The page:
This article was originally published in Geomatics World.
Operational Intelligence (OI) was the topic for a breakfast meeting at a restaurant near the top or London’s iconic Gherkin tower. The hosts were Esri UK, who had invited three of their customers to join a roundtable discussion with a group of journalists.
To answer the question ‘What makes OI?’ it seemed a good place to start by first answering ‘What is OI?’ It is the information which underpins the response to planned and unplanned events. As one participant put it, it is a combination of historical data (experience), which can be analysed to find patterns and trends, predictive analytics and real time data to provide situational awareness and a common operating picture. Typically OI is used to aid the response to crises, where the emergency responders need access to reliable information and to understand it quickly. Visualisation is the key to this and it only works with reliable communications. Response often involves different groups of people working together so datasets also have to be interoperable.
Not just GIS
David Abernathy-Clarke described a system called Exodus for evacuation planning. It involves the typical GIS task of identifying properties at risk in a particular situation and prioritising the risk, but the results from a straightforward query tend to be impractical and in this case involved piecemeal evacuations. So the system was adapted to incorporate the practicalities of directing officers on the ground. He now claims to be able to prepare evacuation plans within minutes – a job that used to take hours. Responders report back via Exodus as they proceed with the evacuation thus providing information to the control room on its progress.
Tracking of people and assets is now routine. The Environment Agency has tagged all its equipment so that it automatically knows where it is at all times, without needing to phone the custodian. Likewise, police radios are GPS-enabled so that the officer in charge knows where they are at all times.
The intelligence cycle
You might think that the intelligence half of OI, the listening and analysing side, would be separate from the Operational side – the management and response, but this is not so. As mentioned above there is a feedback loop and responders provide intelligence to the control room. Again, automated georeferencing makes the process efficient and practical. In the EA’s case, images and reports from the field provide information to the control room and flood event data feeds back into the flood modelling scenarios, which are used to predict the effect of flooding. Wessex Water encourages feedback as a way to improve the productivity of call centres, with GIS at the centre of the experience. Thus, a complaint about a hole in the road can become an opportunity to let the customer know why it is there and engage with them about related matters.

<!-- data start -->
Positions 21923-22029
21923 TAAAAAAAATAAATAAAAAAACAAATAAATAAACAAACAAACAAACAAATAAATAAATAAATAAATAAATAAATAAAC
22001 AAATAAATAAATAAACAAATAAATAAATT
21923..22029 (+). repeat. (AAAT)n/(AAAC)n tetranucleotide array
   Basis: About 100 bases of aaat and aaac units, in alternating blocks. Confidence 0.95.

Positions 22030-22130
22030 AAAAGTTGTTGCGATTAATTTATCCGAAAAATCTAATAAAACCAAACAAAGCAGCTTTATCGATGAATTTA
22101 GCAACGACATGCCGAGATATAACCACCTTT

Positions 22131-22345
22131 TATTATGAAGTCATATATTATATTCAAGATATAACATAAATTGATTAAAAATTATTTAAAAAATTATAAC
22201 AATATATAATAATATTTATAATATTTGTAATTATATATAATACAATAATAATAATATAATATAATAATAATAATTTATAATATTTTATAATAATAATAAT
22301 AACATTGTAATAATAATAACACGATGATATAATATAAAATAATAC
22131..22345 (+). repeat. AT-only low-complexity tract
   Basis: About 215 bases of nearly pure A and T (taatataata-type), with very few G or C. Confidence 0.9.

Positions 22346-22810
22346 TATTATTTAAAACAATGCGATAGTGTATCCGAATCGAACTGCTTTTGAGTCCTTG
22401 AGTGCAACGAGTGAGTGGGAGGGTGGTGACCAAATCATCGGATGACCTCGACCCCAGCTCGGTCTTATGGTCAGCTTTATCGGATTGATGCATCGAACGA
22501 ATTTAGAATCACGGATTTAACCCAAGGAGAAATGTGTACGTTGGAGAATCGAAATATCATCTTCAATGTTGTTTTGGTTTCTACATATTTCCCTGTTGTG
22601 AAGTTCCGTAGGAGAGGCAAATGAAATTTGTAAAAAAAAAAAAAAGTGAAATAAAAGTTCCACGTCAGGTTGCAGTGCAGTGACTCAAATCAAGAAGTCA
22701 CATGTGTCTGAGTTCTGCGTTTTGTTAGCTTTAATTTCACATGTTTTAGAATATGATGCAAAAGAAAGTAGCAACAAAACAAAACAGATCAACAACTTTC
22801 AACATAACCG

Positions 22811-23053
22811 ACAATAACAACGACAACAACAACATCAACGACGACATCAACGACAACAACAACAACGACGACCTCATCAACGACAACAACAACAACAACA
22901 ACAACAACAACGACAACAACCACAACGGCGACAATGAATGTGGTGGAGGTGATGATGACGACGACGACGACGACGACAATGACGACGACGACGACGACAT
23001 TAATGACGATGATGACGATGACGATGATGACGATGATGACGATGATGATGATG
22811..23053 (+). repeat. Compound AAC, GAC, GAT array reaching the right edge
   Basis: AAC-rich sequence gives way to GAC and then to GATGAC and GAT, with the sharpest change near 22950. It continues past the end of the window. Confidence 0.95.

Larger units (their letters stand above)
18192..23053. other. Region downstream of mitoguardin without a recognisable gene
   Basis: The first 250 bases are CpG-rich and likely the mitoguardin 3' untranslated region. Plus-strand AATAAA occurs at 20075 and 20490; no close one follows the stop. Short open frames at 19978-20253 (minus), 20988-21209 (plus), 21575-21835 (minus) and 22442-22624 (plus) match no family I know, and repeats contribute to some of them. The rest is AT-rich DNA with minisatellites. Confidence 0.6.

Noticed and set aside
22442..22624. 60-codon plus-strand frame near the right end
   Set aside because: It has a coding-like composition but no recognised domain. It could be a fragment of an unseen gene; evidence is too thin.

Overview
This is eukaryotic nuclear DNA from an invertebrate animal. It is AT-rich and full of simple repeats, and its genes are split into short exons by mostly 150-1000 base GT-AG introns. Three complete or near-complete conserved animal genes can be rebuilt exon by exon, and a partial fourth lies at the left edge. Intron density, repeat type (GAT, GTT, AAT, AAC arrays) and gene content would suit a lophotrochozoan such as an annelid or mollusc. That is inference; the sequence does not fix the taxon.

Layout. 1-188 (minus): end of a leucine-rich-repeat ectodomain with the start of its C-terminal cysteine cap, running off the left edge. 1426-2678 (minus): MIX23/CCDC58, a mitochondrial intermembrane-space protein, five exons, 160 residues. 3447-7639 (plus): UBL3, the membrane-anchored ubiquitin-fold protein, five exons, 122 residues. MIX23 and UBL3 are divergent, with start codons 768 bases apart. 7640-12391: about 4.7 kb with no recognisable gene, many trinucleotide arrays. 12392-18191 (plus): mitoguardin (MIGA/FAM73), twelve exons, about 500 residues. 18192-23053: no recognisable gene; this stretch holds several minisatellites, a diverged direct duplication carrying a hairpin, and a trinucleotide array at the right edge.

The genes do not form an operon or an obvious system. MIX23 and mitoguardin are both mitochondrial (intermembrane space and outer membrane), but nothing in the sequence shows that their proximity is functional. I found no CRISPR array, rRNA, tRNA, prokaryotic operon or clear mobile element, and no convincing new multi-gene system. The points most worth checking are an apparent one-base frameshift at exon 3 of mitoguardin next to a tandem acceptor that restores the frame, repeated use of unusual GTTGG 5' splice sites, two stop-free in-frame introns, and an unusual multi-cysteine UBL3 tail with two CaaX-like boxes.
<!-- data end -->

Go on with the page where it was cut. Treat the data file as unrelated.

Part of a trend
Increasingly you find the same terminology appear in different settings. For successful OI we were told that you need ‘one version of the truth’. There are several other parallels with BIM, which is also intended to promote productive collaboration. Conflicting media messages have in the past been a problem which a single version of the truth now helps to avoid. There are also parallels with the current development of data services for autonomous vehicles, which need a map data background but also real time intelligence to determine their position and to sense and avoid transitory obstacles.
Collaboration depends upon connectivity and interoperability. For connectivity the police use Airwave radios. There are serious drawbacks with using cell technology, for which the EA’s answer is a number of vans equipped to act as mobile Wi-Fi hotspots.
Esri UK’s ArcGIS technology is at the heart of interoperability for the three customers and the common platform also makes it easier to develop new apps. These can be requested, written quickly, tried out and then either kept or discarded. The common view was that configuration was better than customisation.
Carbon and silicon!
OI combines information sensed by people with data sensed by machines, whether they are real time sensors sending data from particular locations to the control room or fitted to moving platforms, such as drones, planes or spacecraft, which can provide a bigger picture context in near real time. Described amusingly as ‘silicon-based’ rather than ‘carbon-based’ lifeforms, they do have the advantage of doing as they are told!
The participants were asked for their best practice tips for OI. The answers; be consistent; if you want to do ten things, do five but do them well; and listen to the user community, invest in their time.
This article was published in Geomatics World September/October 2017
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